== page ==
Inspiring ideas for vacation planning during COVID19 - The Pouakai Crossing

Visits to our website suggest that many people are still planning to visit New Zealand when COVID-19 has been beaten and the world returned to some semblance of normality. In the coming weeks, our blogs will look beyond the iconic favorites like Milford Sound, to lesser known places that are often the highlight of a New Zealand vacation. Today, The Pouakai Crossing. Dream, be inspired and plan!

There are hundreds of walking trails in New Zealand. Our blogs are featuring some of the best of them, some well known, others not so much.

Five or so years ago, the Pouakai Crossing was one of the hidden gems of New Zealand, but that changed when 'Lonely Planet' listed the region as one of the 'must visit' places in the country. But apart from being a bit more crowded in the summer, it's remains one of the great New Zealand trails.

A highlight of the day are the reflections of Mount Taranaki in a small lake (called a tarn) on the trail. This is an example of the view that everyone is hoping to capture - 

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The Pouakai Tarn.

Cloud cover and wind sometimes can spoil the photo opportunity and for that reason, try and get an extra-early or a late start. If you can arrive at the tarn before sunrise or before sunset you might get lucky and have the tarn to yourself and you might also get less wind at those times of the day.

How to get to the start of the Pouakai Trail.

The trail is found on the west coast of the North Island. This province, called Tarakai, is dominated by Mt Taranaki a volcanic dome that towers 8,000 ft above the surrounding farmlands.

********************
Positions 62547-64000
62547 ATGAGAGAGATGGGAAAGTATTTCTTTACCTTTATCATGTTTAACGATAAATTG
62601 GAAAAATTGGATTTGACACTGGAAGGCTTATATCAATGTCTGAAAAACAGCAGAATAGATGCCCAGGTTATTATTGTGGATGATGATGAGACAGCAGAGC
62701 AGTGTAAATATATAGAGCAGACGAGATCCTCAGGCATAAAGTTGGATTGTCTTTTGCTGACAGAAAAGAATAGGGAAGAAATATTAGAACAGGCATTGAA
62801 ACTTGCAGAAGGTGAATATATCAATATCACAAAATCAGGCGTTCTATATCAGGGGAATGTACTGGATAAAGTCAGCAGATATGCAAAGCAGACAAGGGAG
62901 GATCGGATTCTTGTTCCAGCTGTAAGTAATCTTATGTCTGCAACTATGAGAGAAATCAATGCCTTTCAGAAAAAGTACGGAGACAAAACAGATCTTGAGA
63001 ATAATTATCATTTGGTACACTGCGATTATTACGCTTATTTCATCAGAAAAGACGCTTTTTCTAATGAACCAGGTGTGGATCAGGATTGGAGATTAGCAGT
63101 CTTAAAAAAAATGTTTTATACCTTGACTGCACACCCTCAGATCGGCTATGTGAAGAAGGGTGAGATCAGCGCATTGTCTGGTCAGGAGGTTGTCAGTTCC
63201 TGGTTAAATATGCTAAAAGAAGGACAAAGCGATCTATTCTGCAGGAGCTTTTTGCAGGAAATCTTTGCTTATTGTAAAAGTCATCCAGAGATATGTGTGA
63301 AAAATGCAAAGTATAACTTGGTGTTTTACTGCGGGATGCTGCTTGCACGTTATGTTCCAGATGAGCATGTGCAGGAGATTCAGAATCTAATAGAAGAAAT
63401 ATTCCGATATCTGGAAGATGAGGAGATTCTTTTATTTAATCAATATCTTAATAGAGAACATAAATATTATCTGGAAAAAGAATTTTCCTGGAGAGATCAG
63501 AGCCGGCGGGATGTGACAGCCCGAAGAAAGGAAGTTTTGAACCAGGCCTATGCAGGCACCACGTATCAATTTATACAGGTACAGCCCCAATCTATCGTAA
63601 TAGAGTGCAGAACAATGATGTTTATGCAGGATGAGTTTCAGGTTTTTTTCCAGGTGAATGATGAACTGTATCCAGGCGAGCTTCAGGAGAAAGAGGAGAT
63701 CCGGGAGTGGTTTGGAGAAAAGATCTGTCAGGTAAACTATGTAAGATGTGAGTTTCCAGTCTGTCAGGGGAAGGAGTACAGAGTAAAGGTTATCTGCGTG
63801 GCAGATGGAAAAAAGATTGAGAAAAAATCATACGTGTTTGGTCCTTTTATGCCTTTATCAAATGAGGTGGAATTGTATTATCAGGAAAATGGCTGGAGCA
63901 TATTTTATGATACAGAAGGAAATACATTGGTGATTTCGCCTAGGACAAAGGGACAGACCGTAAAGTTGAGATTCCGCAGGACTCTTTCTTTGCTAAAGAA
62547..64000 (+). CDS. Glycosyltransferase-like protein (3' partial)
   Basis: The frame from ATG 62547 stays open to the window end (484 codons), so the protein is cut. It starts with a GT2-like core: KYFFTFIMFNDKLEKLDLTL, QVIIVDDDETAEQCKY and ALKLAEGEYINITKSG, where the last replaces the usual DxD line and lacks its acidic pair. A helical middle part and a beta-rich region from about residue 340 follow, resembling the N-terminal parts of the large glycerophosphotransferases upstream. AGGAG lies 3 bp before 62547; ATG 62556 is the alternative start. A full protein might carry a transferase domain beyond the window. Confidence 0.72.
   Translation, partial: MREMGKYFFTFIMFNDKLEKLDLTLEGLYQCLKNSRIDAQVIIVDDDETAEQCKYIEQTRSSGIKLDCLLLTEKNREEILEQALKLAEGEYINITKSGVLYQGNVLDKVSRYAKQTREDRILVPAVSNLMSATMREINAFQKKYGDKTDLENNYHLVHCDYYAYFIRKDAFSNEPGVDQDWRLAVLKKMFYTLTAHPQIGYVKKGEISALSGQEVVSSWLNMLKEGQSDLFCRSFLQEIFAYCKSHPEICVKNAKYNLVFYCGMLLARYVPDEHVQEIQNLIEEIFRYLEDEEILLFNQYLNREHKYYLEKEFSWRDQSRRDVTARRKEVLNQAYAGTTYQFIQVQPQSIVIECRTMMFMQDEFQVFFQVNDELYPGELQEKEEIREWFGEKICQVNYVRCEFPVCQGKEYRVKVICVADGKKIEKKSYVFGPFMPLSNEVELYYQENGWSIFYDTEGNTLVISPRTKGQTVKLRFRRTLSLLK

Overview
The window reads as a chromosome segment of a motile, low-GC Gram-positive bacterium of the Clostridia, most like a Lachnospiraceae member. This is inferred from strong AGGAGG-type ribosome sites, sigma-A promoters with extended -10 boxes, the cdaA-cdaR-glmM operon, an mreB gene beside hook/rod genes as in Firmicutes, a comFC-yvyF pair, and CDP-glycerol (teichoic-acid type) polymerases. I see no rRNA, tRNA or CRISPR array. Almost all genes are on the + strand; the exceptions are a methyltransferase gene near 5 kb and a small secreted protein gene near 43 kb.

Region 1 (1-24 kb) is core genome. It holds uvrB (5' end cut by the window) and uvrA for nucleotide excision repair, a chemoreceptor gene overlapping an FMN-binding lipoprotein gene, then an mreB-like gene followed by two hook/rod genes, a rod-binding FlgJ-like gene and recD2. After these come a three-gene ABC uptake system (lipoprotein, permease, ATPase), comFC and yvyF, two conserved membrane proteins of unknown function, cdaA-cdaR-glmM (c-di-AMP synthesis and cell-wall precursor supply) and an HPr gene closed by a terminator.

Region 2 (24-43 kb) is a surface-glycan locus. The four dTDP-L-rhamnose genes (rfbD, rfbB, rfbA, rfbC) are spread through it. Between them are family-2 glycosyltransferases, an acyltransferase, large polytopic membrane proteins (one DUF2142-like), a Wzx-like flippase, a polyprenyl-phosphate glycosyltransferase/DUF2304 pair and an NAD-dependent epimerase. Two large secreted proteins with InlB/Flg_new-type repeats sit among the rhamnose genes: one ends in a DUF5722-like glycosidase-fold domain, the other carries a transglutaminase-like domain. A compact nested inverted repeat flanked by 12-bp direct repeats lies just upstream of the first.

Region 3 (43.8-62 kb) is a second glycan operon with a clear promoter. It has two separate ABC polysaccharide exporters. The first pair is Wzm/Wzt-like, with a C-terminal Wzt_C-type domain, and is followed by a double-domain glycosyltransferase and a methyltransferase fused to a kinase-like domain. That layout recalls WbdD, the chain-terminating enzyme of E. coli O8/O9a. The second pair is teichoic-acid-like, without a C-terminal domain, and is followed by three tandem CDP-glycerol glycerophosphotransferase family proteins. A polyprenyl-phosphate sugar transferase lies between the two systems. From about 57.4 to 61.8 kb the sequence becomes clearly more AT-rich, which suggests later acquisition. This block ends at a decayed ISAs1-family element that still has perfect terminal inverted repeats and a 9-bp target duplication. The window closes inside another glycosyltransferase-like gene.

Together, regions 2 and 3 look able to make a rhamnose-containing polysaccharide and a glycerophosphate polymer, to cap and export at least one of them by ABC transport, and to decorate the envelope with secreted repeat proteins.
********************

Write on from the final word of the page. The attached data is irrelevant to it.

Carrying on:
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The region of Taranaki.

The biggest town is New Plymouth and it took us about 15-minutes to get from the city to the start of the trail at the end of Mangorei Road.

Things to Know.

It's not an easy hike. In some places it gets steep and in others there are lots of steps to climb.

The total trail of nearly 8-miles will take around 6-hours round trip to complete. 

Check the local weather before you fully commit to setting off for the start point. At some times of the year this region has fast tracking storms sweeping in from the Tasman Sea that can suddenly transform a nice sunny day into a wet and cold one within one or two hours. 

Local radio weather forecasts provides reliable updates about what the day will bring.

And as always, when traveling off the grid in New Zealand, let someone know where you are going and when you expect to return.

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The broadwalks of the Pouakai Trail.

A sensitive point with the locals (and the park rangers), is the number of visitors who for some reason step off the boardwalks that are in place leading up to and away from the tarn. The area supports an incredibly fragile ecosystem so please don't step off the broadwalk for any reason. 

It would be a mistake to think that the Pouakai Tarn is the only reason for walking this trail and in the following images, we've tried to convey just how dramatic and beautiful the rest of the walk is.

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The trail is well sign-posted.

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On the slopes.

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Incredible views.

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At a high point of the trail.

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Typical New Zealand forest - and more steps!

If you would like the Pouakai Crossing included in your New Zealand vacation itinerary, discuss your plans with one of the New Zealand experts at New Zealand Vacations.

Lindsay Barron

Lindsay Barron • Apr 28, 2020